Of all the crops I plant in my garden each yearâ€”and thereâ€™s a lotâ€”Iâ€™d have to say heirloom beans rank among my favorites. I love the dizzying array of colors, patterns, flavors and types, and the ancient art of harvesting dry beans to save for seed at the end of the season.
In my quest to fully explore the wide world of heirloom beans, Iâ€™ve grown countless varieties over the years. Some have been viewed as unsuccessful experiments (Lazy Housewife, anyone?), while others have become cherished varieties that merit a place in the garden each year. Here are 6 must-grow heirloom beans that will make your garden a happier place this year.
1. Hidatsa Shield Figure
I promised myself that I wouldnâ€™t put these beans in any particular order of preference, but I think Iâ€™m subconsciously putting this one at the top because itâ€™s my favorite. Hidatsa Shield Figure (pictured above) is an old pole-bean variety associated with the Hidatsa tribe of North Dakota. Itâ€™s one of the varieties described in Buffalo Bird Womanâ€™s Garden by Gilbert Wilson (Minnesota Historical Society Press, 1987) and was included in Slow Food USAâ€™s Ark of Taste in 2005.
Patterned in beautiful shades of browns and white, Hidatsa beans are nearly double the size of black beans. The variety is a prolific producer, and the vines like to climb, so trellising is important. You can even direct-sow them into the ground near sunflowers or corn to use as a natural trellis. The dried beans cook up large and have a creamy texture. Use them in soups or as a substitute for anything where youâ€™d use pinto or white beans.
2. Dragonâ€™s Tongue
The Dragonâ€™s Tongue wax bean is remarkable and deserving of as much praise as I can give it. A bush variety, itâ€™s an above-average producer of tender, 7-inch-long pods that can be used as both a snap and a shelled bean. My favorite part of this variety is its beautiful purple-and-cream-mottled pods: They make a gorgeous accent in the garden, but be aware, the purple fades with cooking. Their flavor is beyond compare, described as peppery with a fruity aftertaste. Use them within a day or two of harvesting to maximize their flavor potential.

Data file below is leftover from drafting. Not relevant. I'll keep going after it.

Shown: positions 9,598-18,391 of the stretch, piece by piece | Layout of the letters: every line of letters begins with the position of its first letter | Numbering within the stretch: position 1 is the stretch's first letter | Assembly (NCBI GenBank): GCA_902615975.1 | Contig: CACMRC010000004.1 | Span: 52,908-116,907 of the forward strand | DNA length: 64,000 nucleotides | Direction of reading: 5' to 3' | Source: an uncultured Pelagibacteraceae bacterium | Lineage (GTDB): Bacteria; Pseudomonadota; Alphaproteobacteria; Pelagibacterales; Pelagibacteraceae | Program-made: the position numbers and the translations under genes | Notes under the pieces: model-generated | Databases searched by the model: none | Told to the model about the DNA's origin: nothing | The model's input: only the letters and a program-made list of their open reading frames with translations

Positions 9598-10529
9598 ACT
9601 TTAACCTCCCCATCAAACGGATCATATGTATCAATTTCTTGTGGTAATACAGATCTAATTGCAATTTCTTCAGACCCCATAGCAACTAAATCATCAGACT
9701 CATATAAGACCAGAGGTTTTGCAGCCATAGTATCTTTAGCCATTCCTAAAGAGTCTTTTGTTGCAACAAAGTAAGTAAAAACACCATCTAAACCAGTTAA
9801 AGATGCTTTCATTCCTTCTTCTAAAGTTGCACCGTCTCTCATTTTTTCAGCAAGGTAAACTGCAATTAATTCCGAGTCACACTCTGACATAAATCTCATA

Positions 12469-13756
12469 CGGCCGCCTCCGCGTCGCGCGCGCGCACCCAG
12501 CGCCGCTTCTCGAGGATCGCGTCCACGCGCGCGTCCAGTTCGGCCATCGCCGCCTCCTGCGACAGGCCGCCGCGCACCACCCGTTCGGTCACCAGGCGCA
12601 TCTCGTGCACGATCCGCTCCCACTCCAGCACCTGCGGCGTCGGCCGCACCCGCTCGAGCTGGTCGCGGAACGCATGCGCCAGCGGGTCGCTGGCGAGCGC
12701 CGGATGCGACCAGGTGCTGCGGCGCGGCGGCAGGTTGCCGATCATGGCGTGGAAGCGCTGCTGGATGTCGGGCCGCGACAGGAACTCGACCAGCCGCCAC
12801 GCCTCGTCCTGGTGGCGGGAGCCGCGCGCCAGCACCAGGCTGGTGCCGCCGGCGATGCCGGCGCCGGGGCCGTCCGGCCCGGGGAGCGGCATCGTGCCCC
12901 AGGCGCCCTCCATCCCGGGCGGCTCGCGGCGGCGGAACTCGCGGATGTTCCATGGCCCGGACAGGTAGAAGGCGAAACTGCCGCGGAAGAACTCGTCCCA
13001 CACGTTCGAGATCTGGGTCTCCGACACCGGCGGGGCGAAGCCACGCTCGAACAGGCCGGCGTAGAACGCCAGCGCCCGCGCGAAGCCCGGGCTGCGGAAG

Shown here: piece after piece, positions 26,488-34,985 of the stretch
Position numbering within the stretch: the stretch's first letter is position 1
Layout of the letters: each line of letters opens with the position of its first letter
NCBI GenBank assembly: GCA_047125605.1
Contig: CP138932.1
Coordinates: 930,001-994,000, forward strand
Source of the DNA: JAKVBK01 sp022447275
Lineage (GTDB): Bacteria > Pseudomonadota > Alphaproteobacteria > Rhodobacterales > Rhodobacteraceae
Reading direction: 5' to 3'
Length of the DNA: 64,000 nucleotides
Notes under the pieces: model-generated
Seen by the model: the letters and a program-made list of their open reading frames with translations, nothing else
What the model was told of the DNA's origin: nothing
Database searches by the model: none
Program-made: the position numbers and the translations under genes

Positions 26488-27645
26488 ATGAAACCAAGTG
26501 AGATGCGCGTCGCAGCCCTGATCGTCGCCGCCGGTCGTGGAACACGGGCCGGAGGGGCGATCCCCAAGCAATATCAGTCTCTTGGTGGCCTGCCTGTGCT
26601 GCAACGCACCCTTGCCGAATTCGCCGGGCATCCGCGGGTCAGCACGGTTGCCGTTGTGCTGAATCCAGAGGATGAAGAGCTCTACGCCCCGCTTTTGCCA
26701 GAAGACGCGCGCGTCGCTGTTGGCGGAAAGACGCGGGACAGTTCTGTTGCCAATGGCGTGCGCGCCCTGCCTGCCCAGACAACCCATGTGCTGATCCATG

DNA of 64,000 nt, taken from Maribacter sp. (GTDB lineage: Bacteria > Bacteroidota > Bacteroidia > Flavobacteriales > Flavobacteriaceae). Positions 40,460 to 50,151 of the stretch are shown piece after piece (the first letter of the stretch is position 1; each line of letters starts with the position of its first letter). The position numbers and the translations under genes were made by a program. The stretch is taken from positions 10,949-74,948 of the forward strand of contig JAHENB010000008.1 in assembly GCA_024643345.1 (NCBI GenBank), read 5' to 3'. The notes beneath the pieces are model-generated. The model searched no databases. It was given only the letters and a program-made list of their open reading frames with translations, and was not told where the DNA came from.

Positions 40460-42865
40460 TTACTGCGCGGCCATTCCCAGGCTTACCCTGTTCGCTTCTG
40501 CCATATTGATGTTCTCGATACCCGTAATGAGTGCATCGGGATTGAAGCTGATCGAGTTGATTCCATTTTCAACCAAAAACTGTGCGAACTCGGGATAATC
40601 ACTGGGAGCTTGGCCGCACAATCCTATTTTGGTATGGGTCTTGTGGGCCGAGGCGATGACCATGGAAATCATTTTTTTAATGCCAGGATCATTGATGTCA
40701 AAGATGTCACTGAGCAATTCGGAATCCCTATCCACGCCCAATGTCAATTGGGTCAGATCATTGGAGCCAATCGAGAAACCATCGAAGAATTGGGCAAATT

If you can bear to part with any of your harvest, which is understandably tough to do, these beans make a big splash at the farmers market and are of interest to gourmet chefs.
3. Speckled Cranberry
Iâ€™m admittedly partial to beans with pretty colors and patterns, and thatâ€™s probably why the Speckled Cranberry pole bean remains one of my perennial favorites. As its name indicates, this prolific variety produces beautiful red-speckled beans and pods each year. Speckled Cranberry has nearly two centuries of history in America, having been brought to America from England in the 1820s. Like Dragonâ€™s Tongue, it can be used both as a nearly stringless snap bean or as a shell bean. When cooked, they have a creamy texture and nutty flavor. Versatile, productive, and beautifulâ€”what more could you want out of a bean?
4. Royalty Purple Pod
Vividly rich with vibrant deep-purple coloring, these exquisite snap beans more than live up to their royal name. A bush varietyâ€”though youâ€™ll find a Purple Pod pole bean, as wellâ€”it produces 4- to 6-inch, slightly curved pods. They have a delightful meaty flavor, though when cooked, the purple turns green. Anecdotally, Royalty Purple Pod seems to be more resistant to disease than some of the other varieties, which is always a bonus. They germinate well in cool soil, so itâ€™s possible to get an early start with these beans.
This beautiful red-and-white pole bean is said to have come over on the Mayflower in the 1600s, though other sources point to long-time use by the Amish. Regardless of the lore you choose to believe, it has survived a long history and now holds an honored spot on the Slow Food USA Ark of Taste. The beans are a staple crop in the Carolinas, and Iâ€™m disappointed that my chilly zone 3 isnâ€™t conducive to growing them. The small, square-ish beans have a slightly sweet flavor that can be used in relishes, salsas and salsas, though as a stringless variety, they also have historic use as green beans.
6. Painted Pony
OK, so I love the nameâ€”whatâ€™s better than a pony?â€”but I also love the color and pattern of these charming, versatile brown-and-white kidney-shaped beans, which retain their color in cooking. Use them at the snap stage or wait for them to dry. The bush habit makes them a super choice for gardeners working in small spaces, and their impressive productivity means that youâ€™ll get a lot of bang for your buck.
Which heirloom bean variety is your favorite to grow?
Find more about beans on HobbyFarms.com:
- How to Grow Beans
- Crop Profile: Pole Beans
- How to Prepare Dried Beans
- Red and Green Yard Long Beans
- Taccole: My Favorite Green Beans
About the Author:Â Samantha Johnson is the author of several books, includingÂ The Beginnerâ€™s Guide to Vegetable Gardening, (Voyageur Press, 2013).Â She lives on a former dairy farm in northern Wisconsin with a Pembroke Welsh Corgi named Peaches and writes frequently about pets, gardening, and farm life. Visit herÂ online portfolio.